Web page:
At City Journal, Heather Mac Donald dismantles Hillary Clinton’s debate claims that the criminal justice system is infected with racism and that stop-and-frisk (which Trump has called for reviving) is unconstitutional and ineffective. As with anything Heather writes, the whole thing is worth your time. But I’ll home in on two points so I can make a couple of points of my own.
First, she explains the elephant in the room that no one (including Donald Trump last night) wants to confront: Mrs. Clinton’s “systemic bias” libel ignores that the statistical overrepresentation of blacks in the prison population (compared to their percentage of the overall population) is caused by patterns of offending.
Not only does crime reporting by victims bear this out. It is common sense. Outside of academia, the legal profession is second to none in its leftward bent and racialist worldview; and its conservative members believe in equal protection under the law. Participants in the system, particularly the judiciary, would not tolerate a situation in which black defendants were, as Clinton alleges, being given more severe sentences than white defendants for the same criminal conduct. Federal sentences (and sentences in most states) are computed under race-neutral guidelines that factor in both offense conduct and criminal history. The more crimes one commits, the heavier the sentence for any one crime. This is a recidivism thing, not a race thing.
Second, cavalier claims are being made about stop-and-frisk – an investigative method in which police, upon observing suspicious behavior, stop a person to ask questions and pat the person down to check for weapons. While Trump endorses the practice, both Clinton and Lester Holt suggested that it has conclusively been found unconstitutional by the courts; and Clinton insists that it is also ineffective. The claims are based on a ruling by a single, agenda-driven judge (who was actually removed from the case, as Ed Whelan explained at the time). But, as Heather relates, the Supreme Court sanctioned stop-and-frisk in the 1960s, so “[n]o federal judge would have the power to declare pedestrian stops unconstitutional.” Moreover,
Stop-and-frisk remains a lawful and essential police tactic. Criminologist David Weisburd examined the practice in New York City and found that it reduced crime in shooting hot spots. Federal district court judge Shira Scheindlin did rule that the New York Police Department’s practice of stops was racially biased, but her ruling applied only to the New York Police Department. That ruling was wholly unjustified and would likely have been reversed on appeal, had newly elected New York City mayor Bill de Blasio not dropped the appeal. Judge Scheindlin used a population benchmark for measuring the lawfulness of police actions: if police stops didn’t match population ratios, they were unconstitutional, in Scheindlin’s view. Such a methodology ignores the massive disparities in criminal offending in New York City. Blacks commit over three-quarters of all shootings, though they are 23 percent of the city’s population. Add Hispanic shootings to black shootings and you account for 98 percent of all shootings in New York City. Whites are 34 percent of the city’s population; they commit less than 2 percent of all shootings. Such disparities in gun violence mean that virtually every time the police are called out on a gun run—meaning that someone has been shot—they are called to minority neighborhoods on behalf of minority victims, and, if any witness or victim is cooperating with the police, being given a description of a minority suspect. The reality of crime, not phantom police racism, determines the incidence of police activity, including pedestrian stops.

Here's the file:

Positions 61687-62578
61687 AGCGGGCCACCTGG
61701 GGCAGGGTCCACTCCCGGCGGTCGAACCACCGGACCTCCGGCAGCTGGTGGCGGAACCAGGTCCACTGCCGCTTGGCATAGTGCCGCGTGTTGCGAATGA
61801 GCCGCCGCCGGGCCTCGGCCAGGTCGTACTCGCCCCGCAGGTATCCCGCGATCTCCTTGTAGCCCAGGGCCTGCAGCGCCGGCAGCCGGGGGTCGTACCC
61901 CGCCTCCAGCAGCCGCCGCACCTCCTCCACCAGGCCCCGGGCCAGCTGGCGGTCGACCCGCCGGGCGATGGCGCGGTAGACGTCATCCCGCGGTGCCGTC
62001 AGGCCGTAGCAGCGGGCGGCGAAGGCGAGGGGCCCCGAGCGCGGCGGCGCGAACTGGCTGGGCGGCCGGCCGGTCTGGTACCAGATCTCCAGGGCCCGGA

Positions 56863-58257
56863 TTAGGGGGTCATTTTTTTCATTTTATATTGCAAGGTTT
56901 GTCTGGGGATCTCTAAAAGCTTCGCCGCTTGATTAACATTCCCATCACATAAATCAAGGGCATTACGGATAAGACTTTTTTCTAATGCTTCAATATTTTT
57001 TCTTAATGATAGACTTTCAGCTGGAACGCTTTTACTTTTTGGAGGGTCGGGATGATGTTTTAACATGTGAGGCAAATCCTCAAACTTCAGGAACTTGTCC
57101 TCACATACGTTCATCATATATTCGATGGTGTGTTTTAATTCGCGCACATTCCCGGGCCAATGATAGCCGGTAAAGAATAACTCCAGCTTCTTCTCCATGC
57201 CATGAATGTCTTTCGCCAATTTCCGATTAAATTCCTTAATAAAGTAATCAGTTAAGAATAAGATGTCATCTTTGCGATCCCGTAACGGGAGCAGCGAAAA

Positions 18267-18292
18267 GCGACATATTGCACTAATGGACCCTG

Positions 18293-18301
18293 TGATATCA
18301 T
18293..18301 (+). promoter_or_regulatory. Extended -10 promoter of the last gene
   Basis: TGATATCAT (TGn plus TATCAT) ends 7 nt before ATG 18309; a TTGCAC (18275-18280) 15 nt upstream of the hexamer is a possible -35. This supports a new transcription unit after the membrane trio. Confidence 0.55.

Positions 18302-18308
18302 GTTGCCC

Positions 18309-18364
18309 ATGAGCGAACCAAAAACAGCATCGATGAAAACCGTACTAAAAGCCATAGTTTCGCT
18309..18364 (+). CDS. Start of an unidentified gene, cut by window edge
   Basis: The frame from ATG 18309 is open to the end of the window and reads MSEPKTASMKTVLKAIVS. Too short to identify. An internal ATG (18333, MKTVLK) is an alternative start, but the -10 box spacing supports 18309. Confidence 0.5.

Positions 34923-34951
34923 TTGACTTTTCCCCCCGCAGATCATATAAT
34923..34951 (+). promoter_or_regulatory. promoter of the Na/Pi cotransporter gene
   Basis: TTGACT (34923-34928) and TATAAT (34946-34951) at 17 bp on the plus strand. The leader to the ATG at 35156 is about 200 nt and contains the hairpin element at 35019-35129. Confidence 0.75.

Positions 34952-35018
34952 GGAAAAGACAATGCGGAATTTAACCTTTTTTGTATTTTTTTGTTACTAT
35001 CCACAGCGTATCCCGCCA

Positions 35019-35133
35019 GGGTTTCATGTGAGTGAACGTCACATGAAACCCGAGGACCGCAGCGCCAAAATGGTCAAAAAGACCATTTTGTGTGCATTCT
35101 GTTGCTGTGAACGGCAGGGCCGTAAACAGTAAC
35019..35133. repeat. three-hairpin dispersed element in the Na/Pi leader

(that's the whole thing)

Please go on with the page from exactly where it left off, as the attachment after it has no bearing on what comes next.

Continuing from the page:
I will just add to this an observation about smug suggestions, mainly on the Left, that Trump’s advocacy for stop-and-frisk indicates ignorance of how the justice system works – specifically, of the fact that cops on the beat work for state and local police departments and are not controlled by the president. Trump’s principal adviser on law-enforcement matters is Rudy Giuliani (who hired me as a prosecutor all those years ago). Before being mayor of New York City, Rudy was a federal prosecutor, a high-ranking official in the Reagan Justice Department, and the United States Attorney for the Southern District of New York. It is thus frivolous to intimate that Trump does not grasp the distinction between federal and state responsibilities when it comes to policing.
For eight years, Obama has used Justice Department “pattern and practice” civil lawsuits to coerce police departments across the country to conform to his preferred methods. It is thus surprising to hear those who’ve applauded him claim that American presidents are suddenly powerless in this area – or apparently may be come January 2017. (As I argued in Faithless Execution, those who are happy today with Obama’s imperial presidency are apt to be unhappy when subsequent presidents of less left-leaning inclination use Obama precedents in order to impose their differing policy preferences.) Moreover, it is worth remembering that the litigation over stop-and-frisk occurred in federal court, and that the Obama Justice Department intervened in order to encourage Judge Scheindlin to appoint a federal monitor to oversee the New York City Police Department.
The New York Times reports that murders surged in the U.S. in 2015, according to data released by the FBI yesterday. Violent crime is still way down from what it was 20 years ago, but the trend is alarming – and, as Heather’s essential new book, The War on Cops, persuasively argues, the “Ferguson Effect” is real. So is law-and-order as an issue in the presidential campaign … largely because of how much impact the presidency now has on policing.